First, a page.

When most of the juices had consolidated, I added port, sherry and chicken broth. I then reduced the mixture before adding a healthy (!) dollop of cream fraiche.
At this point, I could have served the mushrooms over pasta, blended them into risotto, or eaten them right from the pan. (Busted!) But I had plans for them that included two partially pre-baked whole-wheat pastry shells sprinkled (while still warm) with fine pecorino-Romano cheese. Into the shells they went, topped with more cheese, then into the oven for about 45 minutes. (For the wild mushroom tart recipe, check my Facebook page late this week.)
The results were amazing. Mr. Wonderful said that he didn’t know what he was eating, but that it was “the best of whatever it was he had ever eaten.” High praise indeed!
The entire production took an hour and a half, primarily because I did brain surgery with a paring knife during the cleaning process. (I am disinterested in protein via worms that love these mushrooms.)
While I was working over the sink, stirring the reduction and sniffing my way past the oven, I marveled that such deliciousness could come from my backyard. I thought about settlers crossing these demanding mountain ranges. Of grouse and elk and trout that inhabit these parts. This land can provide for those who know what to look for and are willing to hunt and forage and fish.
I’m hooked. I’ve planned another mushroom expedition before the season ends late this month. If I score more boletus, I’ll freeze them to add to my Thanksgiving dressing.
I am overwhelmed at how much I have to be thankful for, and marvel at God’s faithfulness, even in things as small as mushrooms. I count each of you as a blessing. Thank you for being here.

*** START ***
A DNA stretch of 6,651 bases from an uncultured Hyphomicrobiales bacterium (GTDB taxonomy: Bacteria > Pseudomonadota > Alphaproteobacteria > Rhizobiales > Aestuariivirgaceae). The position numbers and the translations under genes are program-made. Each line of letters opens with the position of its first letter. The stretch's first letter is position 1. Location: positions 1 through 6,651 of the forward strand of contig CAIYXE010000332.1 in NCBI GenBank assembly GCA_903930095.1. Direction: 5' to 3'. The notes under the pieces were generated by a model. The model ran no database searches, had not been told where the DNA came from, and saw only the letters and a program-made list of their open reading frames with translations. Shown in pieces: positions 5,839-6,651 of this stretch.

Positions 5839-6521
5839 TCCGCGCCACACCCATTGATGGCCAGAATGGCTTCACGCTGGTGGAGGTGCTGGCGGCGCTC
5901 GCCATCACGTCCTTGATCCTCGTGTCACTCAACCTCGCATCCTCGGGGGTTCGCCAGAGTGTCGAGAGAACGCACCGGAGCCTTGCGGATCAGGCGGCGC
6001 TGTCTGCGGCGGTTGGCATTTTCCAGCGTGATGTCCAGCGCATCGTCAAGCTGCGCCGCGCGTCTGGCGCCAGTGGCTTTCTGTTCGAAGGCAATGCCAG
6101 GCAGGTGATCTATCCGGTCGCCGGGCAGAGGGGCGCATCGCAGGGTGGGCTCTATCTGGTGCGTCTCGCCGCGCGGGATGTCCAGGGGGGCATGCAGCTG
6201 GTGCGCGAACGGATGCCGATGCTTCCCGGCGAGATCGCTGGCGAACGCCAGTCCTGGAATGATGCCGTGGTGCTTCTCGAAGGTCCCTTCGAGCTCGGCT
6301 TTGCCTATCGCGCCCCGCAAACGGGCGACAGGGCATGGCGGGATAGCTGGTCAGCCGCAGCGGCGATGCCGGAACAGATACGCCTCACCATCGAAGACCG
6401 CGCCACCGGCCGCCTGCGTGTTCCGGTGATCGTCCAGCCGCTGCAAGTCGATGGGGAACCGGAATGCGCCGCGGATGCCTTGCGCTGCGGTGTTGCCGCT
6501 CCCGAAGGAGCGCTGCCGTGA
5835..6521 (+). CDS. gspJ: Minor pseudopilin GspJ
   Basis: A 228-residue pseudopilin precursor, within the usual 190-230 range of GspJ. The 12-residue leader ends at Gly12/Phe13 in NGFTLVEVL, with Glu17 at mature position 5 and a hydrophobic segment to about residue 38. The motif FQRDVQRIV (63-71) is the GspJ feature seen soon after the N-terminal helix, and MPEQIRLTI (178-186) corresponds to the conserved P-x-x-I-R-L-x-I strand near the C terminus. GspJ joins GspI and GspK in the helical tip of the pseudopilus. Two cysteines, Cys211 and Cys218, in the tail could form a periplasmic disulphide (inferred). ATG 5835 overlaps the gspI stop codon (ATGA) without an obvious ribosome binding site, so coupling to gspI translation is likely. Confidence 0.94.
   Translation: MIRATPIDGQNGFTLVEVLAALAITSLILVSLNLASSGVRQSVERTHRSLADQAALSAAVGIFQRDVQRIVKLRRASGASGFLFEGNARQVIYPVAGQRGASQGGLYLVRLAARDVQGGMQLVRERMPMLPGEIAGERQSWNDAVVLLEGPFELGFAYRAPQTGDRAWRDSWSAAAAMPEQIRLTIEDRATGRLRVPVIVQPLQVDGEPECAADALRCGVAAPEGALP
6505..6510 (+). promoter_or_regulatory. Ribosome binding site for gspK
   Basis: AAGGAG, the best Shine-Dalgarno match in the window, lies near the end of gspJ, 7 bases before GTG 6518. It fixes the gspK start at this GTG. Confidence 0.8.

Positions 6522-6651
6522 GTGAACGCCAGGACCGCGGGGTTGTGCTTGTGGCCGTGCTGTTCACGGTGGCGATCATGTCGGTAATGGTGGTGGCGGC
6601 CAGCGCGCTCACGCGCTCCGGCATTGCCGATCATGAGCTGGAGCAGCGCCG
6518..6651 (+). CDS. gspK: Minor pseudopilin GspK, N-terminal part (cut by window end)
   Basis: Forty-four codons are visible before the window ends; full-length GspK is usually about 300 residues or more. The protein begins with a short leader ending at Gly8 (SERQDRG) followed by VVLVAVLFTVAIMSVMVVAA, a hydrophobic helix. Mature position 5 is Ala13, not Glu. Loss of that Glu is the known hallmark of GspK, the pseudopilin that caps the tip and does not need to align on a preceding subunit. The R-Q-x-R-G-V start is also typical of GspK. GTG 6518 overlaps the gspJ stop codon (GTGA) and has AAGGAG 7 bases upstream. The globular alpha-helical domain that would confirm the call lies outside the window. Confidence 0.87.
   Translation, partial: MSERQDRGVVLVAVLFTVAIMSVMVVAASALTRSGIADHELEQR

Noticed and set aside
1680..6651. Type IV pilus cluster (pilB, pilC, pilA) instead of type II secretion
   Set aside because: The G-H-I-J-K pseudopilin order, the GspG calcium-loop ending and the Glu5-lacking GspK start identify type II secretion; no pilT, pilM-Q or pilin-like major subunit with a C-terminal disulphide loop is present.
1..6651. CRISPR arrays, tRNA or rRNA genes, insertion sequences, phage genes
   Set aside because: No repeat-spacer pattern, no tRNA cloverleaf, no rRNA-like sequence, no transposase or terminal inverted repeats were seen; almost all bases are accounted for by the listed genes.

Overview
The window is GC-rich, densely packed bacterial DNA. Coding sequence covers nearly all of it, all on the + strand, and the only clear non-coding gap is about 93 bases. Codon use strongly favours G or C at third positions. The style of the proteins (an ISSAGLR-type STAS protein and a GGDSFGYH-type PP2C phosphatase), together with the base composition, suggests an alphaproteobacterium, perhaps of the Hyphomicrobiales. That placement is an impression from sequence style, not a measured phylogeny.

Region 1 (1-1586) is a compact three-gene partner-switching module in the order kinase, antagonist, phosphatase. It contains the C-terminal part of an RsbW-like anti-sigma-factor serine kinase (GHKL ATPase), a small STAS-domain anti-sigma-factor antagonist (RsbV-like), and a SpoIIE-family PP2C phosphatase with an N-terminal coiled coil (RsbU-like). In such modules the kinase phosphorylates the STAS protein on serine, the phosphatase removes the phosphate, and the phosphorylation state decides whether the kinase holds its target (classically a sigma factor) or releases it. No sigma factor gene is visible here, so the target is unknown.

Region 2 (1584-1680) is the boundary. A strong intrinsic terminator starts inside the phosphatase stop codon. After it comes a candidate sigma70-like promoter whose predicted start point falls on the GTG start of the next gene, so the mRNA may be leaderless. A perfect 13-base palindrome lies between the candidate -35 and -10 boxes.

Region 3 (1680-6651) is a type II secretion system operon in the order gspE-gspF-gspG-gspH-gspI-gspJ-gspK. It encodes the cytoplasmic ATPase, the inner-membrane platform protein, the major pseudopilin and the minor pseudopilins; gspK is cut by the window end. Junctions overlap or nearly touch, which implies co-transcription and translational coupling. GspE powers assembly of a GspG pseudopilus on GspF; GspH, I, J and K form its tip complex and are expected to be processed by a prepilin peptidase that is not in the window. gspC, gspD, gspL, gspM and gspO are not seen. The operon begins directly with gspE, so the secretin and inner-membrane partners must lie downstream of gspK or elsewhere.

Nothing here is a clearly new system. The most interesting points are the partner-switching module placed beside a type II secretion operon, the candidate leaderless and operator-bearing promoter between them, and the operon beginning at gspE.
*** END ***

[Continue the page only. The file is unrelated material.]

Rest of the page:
Summer is winding down on my mountaintop, and we’re squeezing every ray of sunshine from the days that remain. Fishing, hiking and golfing fill the calendar between processing conceptual and copy edits on book 3.
Most summer days here are epic. But today, I did something extraordinary. I went mushroom hunting.
Before you yawn, I’m not talking about walking supermarket aisles. I’m talking about going to the top of the pass—roughly 11,000 feet UP—wearing a sun hat, raingear and sturdy, waterproof boots to search for morels, boletus (porcini), hawk wing, and a mysterious little pink mushroom that smells like shrimp. There were others, too, but the Latin names didn’t stick. Maybe next year.
I have a healthy respect for anything that can poison me, and I live in the Rockies, where “magic mushrooms” are known as hallucinogenics. So I engaged my risk-averse personality to ‘shroom with a mycologist.
I have to tell you that searching for these gems, some just barely erupting through a pine-and-spruce-needle carpet, was a giant Easter egg hunt for chefs.
He and I chatted about relationships between spruce trees and porcini, and the mycologist mentioned symbiosis. I immediately thought of God’s general revelation of Himself, which He shares through creation, and the close association He desires with us—creating a symbiotic relationship that is mutually beneficial as we glorify Him.
As I thought of the tightly entwined and ever-expanding web of relationships, and the diversity of wildflowers, mushrooms, and birds, I stumbled (yes, literally) across the most beautiful mushroom of the day. The Aminita is a red marvel with white dots—and also deadly. As my eighty-five-year-old mother would say, “beauty is only skin deep.”
I guess those words of Southern wisdom apply to funghi as well as females.
Hope you’re having a delightful summer.